A group of First Farmers & Merchants banks in southern Minnesota has sued Target Corp. over alleged damages from the retailer's data breach late last year.
While a number of financial institutions from around the country have sued the company since news of the data heist broke, the First Farmer & Merchants lawsuit is believed to be the first by a financial institution on Target's home turf in Minnesota.
"The way that this has happened, it's the banks whose exposure is greatest here, " said Garrett Blanchfield, a lawyer at Reinhardt Wendorf & Blanchfield in St. Paul representing the local banks. "We think the Minnesota laws provide a sound basis for us."
The complaint doesn't specify a damage amount but says the banks have had to refund fraudulent charges, close and reopen checking and savings accounts and cancel and re-issue credit and debit cards.
As of February, banks and credit unions nationally estimated they've spent more than $200 million replacing credit and debit cards whose data were snatched in the attack on the retailer's computer system.
The banks are First Farmers & Merchants National Bank in Luverne, First Farmers & Merchants National Bank in Fairmont, First Farmers & Merchants State Bank in Brownsdale, First Farmers & Merchants State Bank of Grand Meadow and First Farmers & Merchants Bank in Cannon Falls.
The sister banks, which make a lot of agricultural loans, together have assets of about $657 million, and employ about 166 people, government filings show. They are subsidiaries of Minneapolis-based 215 Holding Co. The group of banks declined to comment on the lawsuit.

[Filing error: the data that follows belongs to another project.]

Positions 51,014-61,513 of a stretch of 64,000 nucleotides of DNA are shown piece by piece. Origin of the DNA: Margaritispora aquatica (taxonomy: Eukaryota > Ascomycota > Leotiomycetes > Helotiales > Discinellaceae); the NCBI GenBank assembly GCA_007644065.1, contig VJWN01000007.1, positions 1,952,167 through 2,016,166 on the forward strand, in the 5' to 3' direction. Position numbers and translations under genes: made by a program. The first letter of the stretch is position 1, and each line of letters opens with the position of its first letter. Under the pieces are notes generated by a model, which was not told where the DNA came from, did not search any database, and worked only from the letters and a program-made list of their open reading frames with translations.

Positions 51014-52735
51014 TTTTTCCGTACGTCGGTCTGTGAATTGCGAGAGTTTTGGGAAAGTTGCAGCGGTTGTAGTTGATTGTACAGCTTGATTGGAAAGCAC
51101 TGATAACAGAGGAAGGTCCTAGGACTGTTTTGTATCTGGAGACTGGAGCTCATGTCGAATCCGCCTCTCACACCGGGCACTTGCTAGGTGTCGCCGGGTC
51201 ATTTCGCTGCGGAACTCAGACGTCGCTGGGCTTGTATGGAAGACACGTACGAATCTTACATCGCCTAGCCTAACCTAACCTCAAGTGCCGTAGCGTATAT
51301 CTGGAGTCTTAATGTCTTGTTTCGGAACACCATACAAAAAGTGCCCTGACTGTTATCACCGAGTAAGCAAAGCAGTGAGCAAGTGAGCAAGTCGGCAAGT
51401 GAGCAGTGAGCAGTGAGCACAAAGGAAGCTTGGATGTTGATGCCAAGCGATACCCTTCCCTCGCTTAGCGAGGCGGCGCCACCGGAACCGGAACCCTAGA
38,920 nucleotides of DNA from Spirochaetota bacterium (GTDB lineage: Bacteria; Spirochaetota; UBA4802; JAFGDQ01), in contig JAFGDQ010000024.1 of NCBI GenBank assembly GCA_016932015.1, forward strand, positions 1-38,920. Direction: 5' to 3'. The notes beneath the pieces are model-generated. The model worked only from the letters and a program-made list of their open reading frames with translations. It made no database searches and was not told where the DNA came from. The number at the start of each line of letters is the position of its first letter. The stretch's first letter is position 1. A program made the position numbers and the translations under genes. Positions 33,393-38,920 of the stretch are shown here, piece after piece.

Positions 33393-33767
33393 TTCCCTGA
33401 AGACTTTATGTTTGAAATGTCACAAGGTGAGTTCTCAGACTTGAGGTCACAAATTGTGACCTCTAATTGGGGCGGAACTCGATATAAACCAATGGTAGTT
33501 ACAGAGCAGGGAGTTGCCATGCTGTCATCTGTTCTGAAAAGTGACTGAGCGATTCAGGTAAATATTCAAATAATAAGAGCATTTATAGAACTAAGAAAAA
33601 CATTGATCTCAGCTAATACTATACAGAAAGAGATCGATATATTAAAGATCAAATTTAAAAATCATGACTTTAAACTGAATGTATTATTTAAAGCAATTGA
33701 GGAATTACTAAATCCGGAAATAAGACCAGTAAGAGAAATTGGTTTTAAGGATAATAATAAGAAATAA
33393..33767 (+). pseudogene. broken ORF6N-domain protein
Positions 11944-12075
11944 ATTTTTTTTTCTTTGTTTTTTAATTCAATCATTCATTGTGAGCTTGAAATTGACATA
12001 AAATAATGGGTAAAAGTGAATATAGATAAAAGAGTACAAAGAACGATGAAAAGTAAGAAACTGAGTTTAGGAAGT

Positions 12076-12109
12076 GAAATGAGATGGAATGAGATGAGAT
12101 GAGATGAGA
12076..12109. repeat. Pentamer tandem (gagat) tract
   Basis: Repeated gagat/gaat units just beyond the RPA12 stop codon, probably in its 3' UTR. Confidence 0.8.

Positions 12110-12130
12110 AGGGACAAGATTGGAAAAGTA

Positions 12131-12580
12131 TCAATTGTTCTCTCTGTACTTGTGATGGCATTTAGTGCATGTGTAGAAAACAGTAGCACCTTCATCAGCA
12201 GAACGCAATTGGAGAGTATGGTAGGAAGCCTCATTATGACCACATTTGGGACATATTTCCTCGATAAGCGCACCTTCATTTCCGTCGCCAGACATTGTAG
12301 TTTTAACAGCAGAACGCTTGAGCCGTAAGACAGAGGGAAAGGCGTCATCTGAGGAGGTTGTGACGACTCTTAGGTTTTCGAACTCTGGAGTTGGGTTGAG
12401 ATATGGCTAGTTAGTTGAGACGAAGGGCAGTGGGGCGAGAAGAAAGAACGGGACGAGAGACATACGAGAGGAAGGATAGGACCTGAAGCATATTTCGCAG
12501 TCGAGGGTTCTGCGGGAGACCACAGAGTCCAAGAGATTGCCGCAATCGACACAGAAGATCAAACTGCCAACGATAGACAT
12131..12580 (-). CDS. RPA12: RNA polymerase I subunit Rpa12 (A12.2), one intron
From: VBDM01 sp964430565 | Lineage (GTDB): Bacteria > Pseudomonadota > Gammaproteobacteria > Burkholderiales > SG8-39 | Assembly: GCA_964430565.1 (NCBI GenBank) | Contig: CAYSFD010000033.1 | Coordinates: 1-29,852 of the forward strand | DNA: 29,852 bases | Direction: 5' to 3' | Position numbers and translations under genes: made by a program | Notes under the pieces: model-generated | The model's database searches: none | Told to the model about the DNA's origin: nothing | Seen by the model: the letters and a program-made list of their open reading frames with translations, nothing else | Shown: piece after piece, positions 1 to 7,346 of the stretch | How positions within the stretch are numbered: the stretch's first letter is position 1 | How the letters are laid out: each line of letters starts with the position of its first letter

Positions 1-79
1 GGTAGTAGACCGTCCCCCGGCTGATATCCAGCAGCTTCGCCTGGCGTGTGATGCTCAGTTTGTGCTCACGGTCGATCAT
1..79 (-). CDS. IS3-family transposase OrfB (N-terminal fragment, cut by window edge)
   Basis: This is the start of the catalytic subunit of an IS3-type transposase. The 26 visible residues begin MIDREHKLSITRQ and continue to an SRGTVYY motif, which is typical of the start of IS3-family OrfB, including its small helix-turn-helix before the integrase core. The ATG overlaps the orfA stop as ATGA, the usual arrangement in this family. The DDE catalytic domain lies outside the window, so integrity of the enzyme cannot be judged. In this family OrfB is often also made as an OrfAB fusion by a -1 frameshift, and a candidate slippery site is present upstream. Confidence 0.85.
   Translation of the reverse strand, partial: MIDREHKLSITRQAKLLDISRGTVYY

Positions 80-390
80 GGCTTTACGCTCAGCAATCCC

Suit could test 2007 law
The suit, filed Saturday in U.S. District Court in Minnesota, could be the first test of Minnesota's "Plastic Card Security Act," some attorneys say. The 2007 law requires a merchant that improperly holds payment card data and doesn't adequately protect it to reimburse financial institutions for any losses from a breach.
Minnesota is one of about three states with such a law, said George Meinz, a principal in Gray Plant Mooty's St. Cloud office who counsels financial institutions on payments compliance.
"This is really a national stage for this law and it's rather unique in the U.S.," Meinz said.
The banks accuse Target of negligence, negligence per se, breach of contract and violating the Plastic Card Security Act.
Target is in the middle of several investigations into the cyberattack. Target spokeswoman Molly Snyder said the company doesn't comment on litigation.
The nation's No. 2 discount retailer continues efforts to reassure the public. It posted a message from CEO Gregg Steinhafel on its website Monday saying the company decided to disclose that the personal information of as many as 70 million customers had also been stolen, in addition to the payment information of 40 million people, even though "the number of people affected was likely to be exaggerated and misunderstood."
Steinhafel said that "a number of those 70 million entries were duplicative" and that there is overlap between the hacked credit card data and personal information. He didn't characterize how much overlap.
"We knew many reports would simply, and incorrectly, combine the 40 million and 70 million figures to arrive at 110 million total affected guests," Steinhafel said in the message. "And sure enough, many did."
Snyder said the company may not ever know how much overlap there is between the two sets of stolen data.